What is a Mail Merge?
A mail merge is the automation of adding data (like names and addresses) to mailing materials (letters and envelopes). Letter campaigns can be a bit tedious without mail merges, which allow you to input data in the header and body of the letter to make them more personal. You can input any data you’d like into the letter, for example you can include title and company if you’d like.
What can mail merges be used for?
Mail merges can be used for any letter campaign you might send, including engaging customers, sending out deals, asking for fundraising, etc.
How do they work?
In order to run your mail merge, you'll need to use at least 2 programs: one for spreadsheets and another for creating your mailing materials.
Prepare your data: You can export your data from Less Annoying CRM for use in your mail merges.
Prepare your mailing materials: You can create template documents, labels, and envelopes in a word processing program like Microsoft Word.
Merge your data with your mailing materials: Finally, you'll need to merge the data in your spreadsheet with the data in your templates materials. Microsoft Word has a built-in feature for mail-merging, but if you plan on using another system, you'll want to make sure that it can handle mail-merging.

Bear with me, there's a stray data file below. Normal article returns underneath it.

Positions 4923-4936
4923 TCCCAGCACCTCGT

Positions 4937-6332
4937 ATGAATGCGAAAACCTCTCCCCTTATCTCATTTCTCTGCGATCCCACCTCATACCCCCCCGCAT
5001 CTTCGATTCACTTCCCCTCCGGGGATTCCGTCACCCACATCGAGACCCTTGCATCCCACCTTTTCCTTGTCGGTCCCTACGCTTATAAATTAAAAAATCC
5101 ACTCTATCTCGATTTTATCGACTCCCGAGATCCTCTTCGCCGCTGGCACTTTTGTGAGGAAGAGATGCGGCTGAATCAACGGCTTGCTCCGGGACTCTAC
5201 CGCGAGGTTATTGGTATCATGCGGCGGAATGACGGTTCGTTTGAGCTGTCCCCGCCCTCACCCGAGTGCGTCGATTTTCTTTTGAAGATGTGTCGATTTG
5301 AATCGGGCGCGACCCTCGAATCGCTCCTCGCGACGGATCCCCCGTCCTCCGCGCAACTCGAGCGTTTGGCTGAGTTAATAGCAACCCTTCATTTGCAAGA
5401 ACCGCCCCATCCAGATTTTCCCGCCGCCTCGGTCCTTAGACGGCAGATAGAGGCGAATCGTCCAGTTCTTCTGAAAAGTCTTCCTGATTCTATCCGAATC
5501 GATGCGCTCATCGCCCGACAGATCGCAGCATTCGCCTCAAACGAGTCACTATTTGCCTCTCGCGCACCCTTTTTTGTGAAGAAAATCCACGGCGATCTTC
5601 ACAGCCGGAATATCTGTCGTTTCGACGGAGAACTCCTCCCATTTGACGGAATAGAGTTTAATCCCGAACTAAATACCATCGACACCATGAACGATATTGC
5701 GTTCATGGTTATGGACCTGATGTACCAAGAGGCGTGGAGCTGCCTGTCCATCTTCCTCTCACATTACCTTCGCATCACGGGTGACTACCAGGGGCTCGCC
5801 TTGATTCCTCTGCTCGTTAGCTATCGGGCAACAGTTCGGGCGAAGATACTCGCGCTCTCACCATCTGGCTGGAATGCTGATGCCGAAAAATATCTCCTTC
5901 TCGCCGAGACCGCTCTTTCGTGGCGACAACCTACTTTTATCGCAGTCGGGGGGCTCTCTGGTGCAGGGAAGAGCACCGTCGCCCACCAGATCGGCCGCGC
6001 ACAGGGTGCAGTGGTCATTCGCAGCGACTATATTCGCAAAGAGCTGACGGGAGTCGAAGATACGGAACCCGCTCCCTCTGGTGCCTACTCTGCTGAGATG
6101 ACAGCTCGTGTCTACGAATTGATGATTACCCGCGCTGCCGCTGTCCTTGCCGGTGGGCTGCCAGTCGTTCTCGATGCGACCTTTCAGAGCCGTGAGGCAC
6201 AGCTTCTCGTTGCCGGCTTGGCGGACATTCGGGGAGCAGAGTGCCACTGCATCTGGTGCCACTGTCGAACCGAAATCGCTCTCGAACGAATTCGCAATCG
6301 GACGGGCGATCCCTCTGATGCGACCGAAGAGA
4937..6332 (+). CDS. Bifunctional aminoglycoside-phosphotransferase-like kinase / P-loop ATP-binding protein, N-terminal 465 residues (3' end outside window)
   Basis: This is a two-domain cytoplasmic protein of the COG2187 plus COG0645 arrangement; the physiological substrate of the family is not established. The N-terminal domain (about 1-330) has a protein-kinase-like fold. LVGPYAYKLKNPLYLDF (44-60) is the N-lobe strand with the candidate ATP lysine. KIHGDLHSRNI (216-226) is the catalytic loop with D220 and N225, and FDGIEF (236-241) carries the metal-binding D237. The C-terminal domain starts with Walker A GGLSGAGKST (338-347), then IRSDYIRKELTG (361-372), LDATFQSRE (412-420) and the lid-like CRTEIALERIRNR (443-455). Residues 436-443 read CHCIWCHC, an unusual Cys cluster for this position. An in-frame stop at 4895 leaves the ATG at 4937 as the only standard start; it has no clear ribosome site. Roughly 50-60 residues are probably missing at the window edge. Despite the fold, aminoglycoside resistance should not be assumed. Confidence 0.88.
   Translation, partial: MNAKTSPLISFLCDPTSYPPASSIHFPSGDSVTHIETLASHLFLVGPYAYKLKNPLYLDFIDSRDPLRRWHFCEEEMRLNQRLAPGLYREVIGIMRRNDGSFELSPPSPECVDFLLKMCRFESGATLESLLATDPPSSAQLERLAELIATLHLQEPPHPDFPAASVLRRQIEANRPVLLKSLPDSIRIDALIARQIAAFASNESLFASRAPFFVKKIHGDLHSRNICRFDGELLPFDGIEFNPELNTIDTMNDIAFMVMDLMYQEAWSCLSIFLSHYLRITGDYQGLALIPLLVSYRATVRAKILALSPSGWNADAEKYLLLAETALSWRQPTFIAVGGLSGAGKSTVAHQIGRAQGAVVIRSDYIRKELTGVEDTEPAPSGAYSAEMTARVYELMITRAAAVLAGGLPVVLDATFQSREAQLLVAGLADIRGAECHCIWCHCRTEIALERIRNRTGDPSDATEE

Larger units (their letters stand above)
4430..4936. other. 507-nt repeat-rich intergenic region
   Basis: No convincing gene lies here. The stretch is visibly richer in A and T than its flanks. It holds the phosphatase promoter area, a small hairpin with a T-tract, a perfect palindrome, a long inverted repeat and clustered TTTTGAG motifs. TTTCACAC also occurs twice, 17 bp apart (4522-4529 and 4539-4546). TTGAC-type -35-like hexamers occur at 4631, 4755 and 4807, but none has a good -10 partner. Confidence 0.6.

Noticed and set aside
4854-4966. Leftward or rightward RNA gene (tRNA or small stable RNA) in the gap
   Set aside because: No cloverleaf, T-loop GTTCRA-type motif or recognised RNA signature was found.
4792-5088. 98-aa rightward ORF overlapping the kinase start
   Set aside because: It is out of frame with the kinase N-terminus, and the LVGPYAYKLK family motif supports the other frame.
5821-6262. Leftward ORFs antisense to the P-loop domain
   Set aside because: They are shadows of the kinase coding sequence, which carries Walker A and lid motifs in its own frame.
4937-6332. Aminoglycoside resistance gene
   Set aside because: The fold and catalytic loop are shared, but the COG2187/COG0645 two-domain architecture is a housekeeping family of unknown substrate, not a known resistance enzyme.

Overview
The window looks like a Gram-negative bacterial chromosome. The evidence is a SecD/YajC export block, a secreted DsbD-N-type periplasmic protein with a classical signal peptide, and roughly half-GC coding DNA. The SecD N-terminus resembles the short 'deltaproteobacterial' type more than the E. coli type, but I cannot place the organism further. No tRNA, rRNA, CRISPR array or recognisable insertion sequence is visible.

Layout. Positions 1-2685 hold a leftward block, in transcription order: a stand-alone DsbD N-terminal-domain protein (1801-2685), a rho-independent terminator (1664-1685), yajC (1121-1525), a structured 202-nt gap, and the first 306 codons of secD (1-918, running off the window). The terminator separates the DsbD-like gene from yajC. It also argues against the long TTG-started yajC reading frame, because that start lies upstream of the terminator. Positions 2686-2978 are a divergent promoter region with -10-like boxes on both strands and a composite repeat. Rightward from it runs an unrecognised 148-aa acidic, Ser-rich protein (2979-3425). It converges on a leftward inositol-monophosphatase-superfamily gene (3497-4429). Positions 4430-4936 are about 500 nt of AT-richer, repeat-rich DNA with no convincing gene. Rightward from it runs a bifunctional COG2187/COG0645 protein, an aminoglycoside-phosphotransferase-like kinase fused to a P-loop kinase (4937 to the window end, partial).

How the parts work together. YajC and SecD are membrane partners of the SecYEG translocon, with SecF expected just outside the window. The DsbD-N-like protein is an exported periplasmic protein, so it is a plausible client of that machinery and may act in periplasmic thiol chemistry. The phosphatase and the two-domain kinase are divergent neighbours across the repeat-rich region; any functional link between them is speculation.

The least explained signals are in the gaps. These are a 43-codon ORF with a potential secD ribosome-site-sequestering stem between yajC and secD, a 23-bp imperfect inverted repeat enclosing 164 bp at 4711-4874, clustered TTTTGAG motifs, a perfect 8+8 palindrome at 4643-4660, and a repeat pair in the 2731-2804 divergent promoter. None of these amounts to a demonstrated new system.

Part 1: Preparing Your Less Annoying CRM Data for Mail-Merging
The first step is exporting your data from LACRM. On the Find a Contact page filter your contacts by any applicable fields to narrow the list to just the contacts you’d like to send a letter (for example you can filter by group, pipeline, or state). Once you’ve filtered the contacts, select “Export” on the right side of the gray bar just above the first record.
Next, clean your spreadsheet to include only the columns you need. This step isn't required, but it'll make things easier down the line. Delete the columns that don't include the data you want, for example you may not need phone numbers or background info included in your letters, envelopes, or labels.
Double check to make sure your spreadsheet is set up properly. Each recipient should have their own line with any data that you’ll need in the merge (such as address, title, etc.). Here is an example of what that might look like:
Part 2: Preparing Your Mail-Merge Materials and Running the Merge